If they choose to survive there, very soon the same process of genetic mutation and natural selection would ensue. This time our lizards need stronger and faster bodies to chase the insects in the tough terrains. They can continue to develop stronger and faster bodies to catch insects and survive for generations or they can switch to eating alternative food sources such as plants or small fishes in the water bodies inside and around the island. If they find plant eating is a good option to survive since they are there in plenty, the subsequent generations would eventually become totally vegetarians. If they choose to eat fishes, subsequent generations would develop traits such as improved streamlined bodies suitable for swimming, agility and alacrity in catching fishes etc. They might even become amphibious in due time by developing traits that would help them survive in water for longer periods of time.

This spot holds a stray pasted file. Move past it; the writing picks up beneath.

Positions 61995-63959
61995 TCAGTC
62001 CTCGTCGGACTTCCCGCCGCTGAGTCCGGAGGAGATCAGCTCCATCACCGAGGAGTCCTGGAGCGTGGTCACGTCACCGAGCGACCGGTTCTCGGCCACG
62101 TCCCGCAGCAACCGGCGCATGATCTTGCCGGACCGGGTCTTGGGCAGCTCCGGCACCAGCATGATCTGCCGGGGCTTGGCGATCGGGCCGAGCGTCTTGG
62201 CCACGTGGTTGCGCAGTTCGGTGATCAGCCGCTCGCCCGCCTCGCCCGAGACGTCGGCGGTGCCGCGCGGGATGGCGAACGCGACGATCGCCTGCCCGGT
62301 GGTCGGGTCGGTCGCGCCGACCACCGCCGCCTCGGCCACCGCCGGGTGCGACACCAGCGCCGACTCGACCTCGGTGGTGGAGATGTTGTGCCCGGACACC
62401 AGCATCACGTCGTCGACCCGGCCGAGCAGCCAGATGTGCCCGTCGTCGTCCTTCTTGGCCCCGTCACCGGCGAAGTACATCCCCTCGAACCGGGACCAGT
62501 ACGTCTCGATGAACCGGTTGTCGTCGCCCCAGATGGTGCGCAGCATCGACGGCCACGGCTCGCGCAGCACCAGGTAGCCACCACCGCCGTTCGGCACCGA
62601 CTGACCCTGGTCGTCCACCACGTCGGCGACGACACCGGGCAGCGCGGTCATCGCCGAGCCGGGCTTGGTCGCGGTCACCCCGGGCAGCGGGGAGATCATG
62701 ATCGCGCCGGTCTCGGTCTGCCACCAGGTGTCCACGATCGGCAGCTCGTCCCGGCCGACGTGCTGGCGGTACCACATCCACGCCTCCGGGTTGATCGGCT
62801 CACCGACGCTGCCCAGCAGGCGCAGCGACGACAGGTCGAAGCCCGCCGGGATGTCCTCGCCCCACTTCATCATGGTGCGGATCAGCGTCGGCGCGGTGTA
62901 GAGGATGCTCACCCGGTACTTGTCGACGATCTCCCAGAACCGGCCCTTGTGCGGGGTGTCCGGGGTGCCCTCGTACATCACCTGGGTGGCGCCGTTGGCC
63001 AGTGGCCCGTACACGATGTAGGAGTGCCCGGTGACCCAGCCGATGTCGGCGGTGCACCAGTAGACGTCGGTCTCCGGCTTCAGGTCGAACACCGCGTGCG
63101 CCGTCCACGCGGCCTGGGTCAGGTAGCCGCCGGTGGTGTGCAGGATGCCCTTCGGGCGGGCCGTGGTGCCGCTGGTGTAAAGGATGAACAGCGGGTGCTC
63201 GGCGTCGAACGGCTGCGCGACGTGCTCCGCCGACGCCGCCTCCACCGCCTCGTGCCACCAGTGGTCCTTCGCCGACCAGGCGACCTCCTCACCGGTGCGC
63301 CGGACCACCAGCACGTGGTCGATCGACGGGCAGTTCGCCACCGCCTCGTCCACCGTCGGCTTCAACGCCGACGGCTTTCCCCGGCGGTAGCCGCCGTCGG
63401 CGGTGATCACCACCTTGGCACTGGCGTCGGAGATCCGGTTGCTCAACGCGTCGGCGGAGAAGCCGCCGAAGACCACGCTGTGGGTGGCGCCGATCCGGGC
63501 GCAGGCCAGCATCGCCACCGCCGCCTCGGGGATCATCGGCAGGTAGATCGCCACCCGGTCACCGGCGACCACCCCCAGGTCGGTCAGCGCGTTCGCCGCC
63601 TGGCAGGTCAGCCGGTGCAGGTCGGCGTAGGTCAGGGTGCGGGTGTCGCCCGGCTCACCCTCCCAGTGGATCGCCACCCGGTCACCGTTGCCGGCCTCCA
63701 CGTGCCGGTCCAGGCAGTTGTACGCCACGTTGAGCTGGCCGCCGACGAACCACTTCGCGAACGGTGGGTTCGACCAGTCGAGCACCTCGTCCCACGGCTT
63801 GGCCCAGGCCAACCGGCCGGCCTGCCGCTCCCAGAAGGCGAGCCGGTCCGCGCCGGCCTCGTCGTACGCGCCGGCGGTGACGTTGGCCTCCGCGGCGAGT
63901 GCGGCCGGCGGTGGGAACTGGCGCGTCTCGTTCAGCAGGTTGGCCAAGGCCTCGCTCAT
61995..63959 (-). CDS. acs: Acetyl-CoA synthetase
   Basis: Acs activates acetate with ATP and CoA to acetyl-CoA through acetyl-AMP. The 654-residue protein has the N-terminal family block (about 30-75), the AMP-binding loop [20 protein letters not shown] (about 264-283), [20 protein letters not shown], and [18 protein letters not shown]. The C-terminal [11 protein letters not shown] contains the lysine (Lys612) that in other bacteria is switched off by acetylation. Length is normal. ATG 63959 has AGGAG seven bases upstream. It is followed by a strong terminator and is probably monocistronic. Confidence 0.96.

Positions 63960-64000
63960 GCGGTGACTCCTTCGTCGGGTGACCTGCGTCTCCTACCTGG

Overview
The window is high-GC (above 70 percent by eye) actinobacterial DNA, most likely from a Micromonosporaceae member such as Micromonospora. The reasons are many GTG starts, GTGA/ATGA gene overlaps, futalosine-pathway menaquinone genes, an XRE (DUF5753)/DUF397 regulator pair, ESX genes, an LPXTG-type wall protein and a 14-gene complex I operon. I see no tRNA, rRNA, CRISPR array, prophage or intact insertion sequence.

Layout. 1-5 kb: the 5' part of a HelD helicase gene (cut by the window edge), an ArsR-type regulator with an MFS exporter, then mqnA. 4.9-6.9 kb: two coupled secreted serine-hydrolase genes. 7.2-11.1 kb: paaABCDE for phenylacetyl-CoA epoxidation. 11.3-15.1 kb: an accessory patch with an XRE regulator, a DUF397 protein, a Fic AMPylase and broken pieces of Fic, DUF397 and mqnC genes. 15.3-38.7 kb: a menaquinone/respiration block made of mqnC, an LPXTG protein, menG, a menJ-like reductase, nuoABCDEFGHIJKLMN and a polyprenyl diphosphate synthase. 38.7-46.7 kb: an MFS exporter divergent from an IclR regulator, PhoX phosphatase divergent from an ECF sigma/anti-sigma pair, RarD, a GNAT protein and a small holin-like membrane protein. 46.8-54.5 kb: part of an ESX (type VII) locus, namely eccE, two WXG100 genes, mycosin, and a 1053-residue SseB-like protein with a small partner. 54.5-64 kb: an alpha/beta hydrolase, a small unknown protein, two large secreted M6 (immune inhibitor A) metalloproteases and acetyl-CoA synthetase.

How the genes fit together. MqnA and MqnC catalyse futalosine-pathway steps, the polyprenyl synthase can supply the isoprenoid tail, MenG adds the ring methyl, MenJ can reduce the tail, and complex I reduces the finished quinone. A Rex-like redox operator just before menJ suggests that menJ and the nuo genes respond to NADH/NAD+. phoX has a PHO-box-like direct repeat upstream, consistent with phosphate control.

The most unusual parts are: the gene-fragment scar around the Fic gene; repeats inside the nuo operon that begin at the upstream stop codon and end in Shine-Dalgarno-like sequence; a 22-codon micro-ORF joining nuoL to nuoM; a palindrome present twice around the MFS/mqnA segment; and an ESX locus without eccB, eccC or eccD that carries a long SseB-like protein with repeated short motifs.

After a few generations, say a thousand generations of genetic mutations and natural selections in the new island, our original lizard species A1 would have developed into a new species of lizards that have diverted in their physical structure, eating habits etc that helps them flourish in the new island. We can now call them “Species – B”. Now, our original Species A1 did not remain the same either in the sandy island. While A1 transformed to B in the rocky island over a thousand generations, A1 was undergoing the same in the original island. Now, after another thousand generations, we have “Species – A2” in the original island. If we take lizard species A2 and B, we find several similarities as well as differences in their body, color, size, overall fitness and even sounds they make. Sandy lizards would move in zig-zag motion which is better suited for sandy environments and the rocky lizards might move faster in straight line, which is suited for rocky environments.